When Lais Perlstein, originally from Brazil, moved to the Arizona desert, she made up her mind that she would do whatever it took to adapt to this environment rather than trying to coerce it to adapt to her needs.
“I think we are creating all of this comfort so that people can live comfortably in the desert, at a very high cost for the environment,” she said.
So the first thing she did when she purchased her Tempe home in 2013 was to install solar panels and remove the front and back lawns of the property.
Before installing solar panels, cooling the home during the summer months used to cost around $800 a month. Considering the home has four A/C systems, high ceilings and 30 feet of sliding glass doors, it’s not surprising.
But still, that’s a lot of money.
Nowadays, the price of cooling in the summer doesn’t exceed $400.
“You do need to have some cash,” Perlstein admits.
She put down $15,000 up front in order to install enough panels to offset about 50 percent of the energy consumption. The total amount of the loan is $30,000, meaning that she’s repaying the remaining $15,000 over time.
The good news is that her monthly payment is only $80 a month, and the interest rate of the loan is extremely low. Lower, in fact, than inflation rate.
So, if you do the math, spending $400 (at most) plus $80 for the loan, Perlstein is still spending a little over half what she would have if she hadn’t installed the panels.
The only catch is having some savings handy for the down payment. But Perlstein also took advantage of Arizona’s personal tax credit of $1,000. To top it off, the federal government also allowed her to deduct 30 percent of her solar power system costs.
In about nine years, the solar panels will have paid for themselves, making this a good investment for anyone who plans on staying in their home awhile.
The homeowner also cut her water spendings to a minimum by removing the grass.
“I can’t drive around Arizona and see a place with real grass and feel good about it," she said. "I just can’t. And I love grass. When I see it I think ‘that must be so soft,’ and I just want to roll in it. But I just can’t. So I was very happy when I got rid of it.”
Once again, she did her research and found out the City of Tempe offered a $250 credit for removing grass from the front and an additional $250 for removing it from the back of the property.
“There are some good things being done here, but a lot of people don’t know about it,” Perlstein said.
Now, she has a patch of artificial turf in the back so that her daughter, Camille, 8 years old, can still run and play. As for the front of the property, she has plans to plant a desert landscape someday.
But aside from the solar energy and tackling the grass, Lais has also taken other smaller scale initiatives to be environmentally conscious.
She has two barrels in the backyard to collect rainwater, which she built herself after attending a workshop by the Valley Permaculture Alliance. For about $50 worth of material, she walked away with two rain barrels.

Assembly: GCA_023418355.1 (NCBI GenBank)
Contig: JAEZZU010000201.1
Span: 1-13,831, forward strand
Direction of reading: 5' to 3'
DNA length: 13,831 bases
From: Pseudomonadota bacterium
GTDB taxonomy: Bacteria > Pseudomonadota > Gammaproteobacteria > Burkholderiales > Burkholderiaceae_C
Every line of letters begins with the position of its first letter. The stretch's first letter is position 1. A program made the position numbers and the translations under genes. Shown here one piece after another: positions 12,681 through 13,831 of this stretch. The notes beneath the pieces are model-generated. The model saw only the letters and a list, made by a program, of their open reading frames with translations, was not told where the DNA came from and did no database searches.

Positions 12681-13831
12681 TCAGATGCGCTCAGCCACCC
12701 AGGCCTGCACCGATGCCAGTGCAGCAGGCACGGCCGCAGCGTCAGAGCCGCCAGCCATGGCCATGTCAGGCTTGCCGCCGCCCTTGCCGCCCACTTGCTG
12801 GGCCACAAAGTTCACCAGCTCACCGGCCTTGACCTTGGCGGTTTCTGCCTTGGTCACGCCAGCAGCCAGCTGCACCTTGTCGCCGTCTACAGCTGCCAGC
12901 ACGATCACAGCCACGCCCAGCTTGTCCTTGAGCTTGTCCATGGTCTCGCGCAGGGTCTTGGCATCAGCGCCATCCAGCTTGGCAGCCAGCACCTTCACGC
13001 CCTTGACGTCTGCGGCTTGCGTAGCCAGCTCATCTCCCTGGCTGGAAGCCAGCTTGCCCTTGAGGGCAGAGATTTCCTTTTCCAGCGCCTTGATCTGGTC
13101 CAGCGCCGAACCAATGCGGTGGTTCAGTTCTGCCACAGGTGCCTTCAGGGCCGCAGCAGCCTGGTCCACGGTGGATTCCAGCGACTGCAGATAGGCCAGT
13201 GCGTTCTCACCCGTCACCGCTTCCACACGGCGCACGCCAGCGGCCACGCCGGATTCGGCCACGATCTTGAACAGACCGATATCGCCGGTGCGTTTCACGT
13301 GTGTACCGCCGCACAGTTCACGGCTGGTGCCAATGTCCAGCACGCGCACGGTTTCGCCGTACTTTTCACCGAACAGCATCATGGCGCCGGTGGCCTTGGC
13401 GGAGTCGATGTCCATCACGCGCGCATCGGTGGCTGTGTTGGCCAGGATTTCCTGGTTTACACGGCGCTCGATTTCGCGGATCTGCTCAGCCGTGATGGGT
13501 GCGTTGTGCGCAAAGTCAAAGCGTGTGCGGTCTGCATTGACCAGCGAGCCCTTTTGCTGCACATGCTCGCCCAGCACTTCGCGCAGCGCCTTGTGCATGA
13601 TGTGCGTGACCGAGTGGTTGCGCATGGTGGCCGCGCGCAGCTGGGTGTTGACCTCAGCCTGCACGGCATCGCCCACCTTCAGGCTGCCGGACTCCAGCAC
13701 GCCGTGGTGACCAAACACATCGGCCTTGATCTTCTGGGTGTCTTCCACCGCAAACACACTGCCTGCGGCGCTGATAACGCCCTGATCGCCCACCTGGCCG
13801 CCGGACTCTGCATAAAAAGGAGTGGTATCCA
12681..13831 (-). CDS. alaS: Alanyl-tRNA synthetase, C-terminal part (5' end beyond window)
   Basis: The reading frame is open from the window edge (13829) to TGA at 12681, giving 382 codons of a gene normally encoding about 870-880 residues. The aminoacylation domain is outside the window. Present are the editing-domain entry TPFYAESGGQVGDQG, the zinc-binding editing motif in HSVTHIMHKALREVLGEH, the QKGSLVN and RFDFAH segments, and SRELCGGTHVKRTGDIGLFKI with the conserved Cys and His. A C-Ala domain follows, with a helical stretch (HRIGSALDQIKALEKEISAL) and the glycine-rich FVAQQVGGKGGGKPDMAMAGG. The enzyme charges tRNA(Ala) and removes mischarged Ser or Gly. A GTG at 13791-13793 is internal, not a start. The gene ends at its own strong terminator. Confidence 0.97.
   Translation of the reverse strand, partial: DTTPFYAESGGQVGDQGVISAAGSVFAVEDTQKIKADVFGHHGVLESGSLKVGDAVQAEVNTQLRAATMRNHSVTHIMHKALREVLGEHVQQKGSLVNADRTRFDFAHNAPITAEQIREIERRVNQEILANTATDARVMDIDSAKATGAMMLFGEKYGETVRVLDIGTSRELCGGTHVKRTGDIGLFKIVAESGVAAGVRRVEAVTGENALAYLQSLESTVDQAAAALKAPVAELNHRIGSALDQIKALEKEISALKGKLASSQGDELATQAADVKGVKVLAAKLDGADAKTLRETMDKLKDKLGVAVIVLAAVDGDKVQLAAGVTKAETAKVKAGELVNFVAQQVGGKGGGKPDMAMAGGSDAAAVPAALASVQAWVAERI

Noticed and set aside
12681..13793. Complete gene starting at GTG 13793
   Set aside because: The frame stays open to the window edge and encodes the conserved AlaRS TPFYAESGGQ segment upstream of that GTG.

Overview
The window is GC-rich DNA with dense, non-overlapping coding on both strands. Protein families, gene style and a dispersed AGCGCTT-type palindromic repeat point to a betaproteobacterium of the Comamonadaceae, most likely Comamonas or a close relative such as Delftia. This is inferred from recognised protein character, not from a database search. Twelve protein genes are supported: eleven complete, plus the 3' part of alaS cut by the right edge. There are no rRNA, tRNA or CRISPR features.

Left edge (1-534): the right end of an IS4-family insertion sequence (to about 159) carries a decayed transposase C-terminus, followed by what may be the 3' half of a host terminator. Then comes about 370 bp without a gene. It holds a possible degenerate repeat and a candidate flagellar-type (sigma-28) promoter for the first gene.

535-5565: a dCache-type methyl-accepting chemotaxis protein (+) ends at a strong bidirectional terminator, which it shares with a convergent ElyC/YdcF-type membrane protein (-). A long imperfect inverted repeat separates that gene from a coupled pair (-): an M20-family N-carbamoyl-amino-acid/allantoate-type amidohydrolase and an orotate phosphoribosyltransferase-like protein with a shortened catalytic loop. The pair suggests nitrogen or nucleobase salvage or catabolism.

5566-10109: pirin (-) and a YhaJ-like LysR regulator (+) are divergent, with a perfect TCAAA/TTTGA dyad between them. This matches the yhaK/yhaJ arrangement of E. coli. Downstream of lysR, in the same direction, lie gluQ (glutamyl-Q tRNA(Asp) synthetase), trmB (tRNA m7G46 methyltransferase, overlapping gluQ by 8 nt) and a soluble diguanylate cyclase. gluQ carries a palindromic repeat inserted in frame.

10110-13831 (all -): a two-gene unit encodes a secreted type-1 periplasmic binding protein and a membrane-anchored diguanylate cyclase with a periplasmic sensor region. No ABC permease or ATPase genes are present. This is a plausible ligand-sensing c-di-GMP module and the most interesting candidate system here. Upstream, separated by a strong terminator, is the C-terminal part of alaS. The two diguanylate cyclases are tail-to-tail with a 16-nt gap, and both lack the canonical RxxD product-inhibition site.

She swears the barrels are “super easy” to make. The biggest challenge, she laughs, was driving home with them in the car. Perlstein couldn’t see out of the car window and ended up having a minor accident. There is a hose connected to the barrels, and the water is used for fruit trees and other plants.
But her current pet project is aquaponics: growing her own vegetables and filtering the koi pond at the same time. The residue from the fish water is used to feed plants, who in turn filter out the residue from the water, cleaning the pond.
“So you are growing your own food without any toxins, nourishing it naturally," she said. "It helps the filtering system of the pond, and the amount of water you need is so much less than if you were to plant them in earth.”
That’s because the plants aren’t planted in soil, but in growing media — clay pebbles that absorb and retain water and nutrients.
Her dream is to grow vegetables out of some raised beds in the front courtyard adjacent to the kitchen. Theoretically, one can grow as many plants as the area of the pond.
Perlstein also composts her own food scraps in a compost bin just outside the kitchen door. And she collects already made compost from the City of Tempe — for free.
“You just call, make an appointment, come with a utility bill and you can get a huge pile of compost," Perlstein said. "You get there and there’s no one there. Huge black piles of compost. It’s like, my gosh, where are the people?”
Built in 2006 by architects Szu-Ping Patricia Chen Suchart and Thamarit Suchart, the house is a gorgeous piece of modern architecture. Perlstein tastefully decorated it with mid-century modern design pieces and some antique finds.
It was initially called “the Sosnowski Residence” after the construction company that built it. The builder lived in that home until Perlstein bought it, and he ran his business out of the front facing upstairs room that is now Camille’s bedroom.
Located by the Maple Ash neighborhood of Tempe, it’s different from the rest of the older homes surrounding it. Some of the neighbors were not thrilled at the time it was being built.
Once, when one of Camille’s friends got picked up by her dad after a playdate, he was surprised: “Oh! You live in the ice cube house! I’ve always wanted to see it!”
That’s how Perlstein found out what neighbors used to call the house. The house stands out so much that one day someone just let themselves in thinking her home was a commercial building.
Nowadays, people find themselves knocking at her door to compliment her on the house.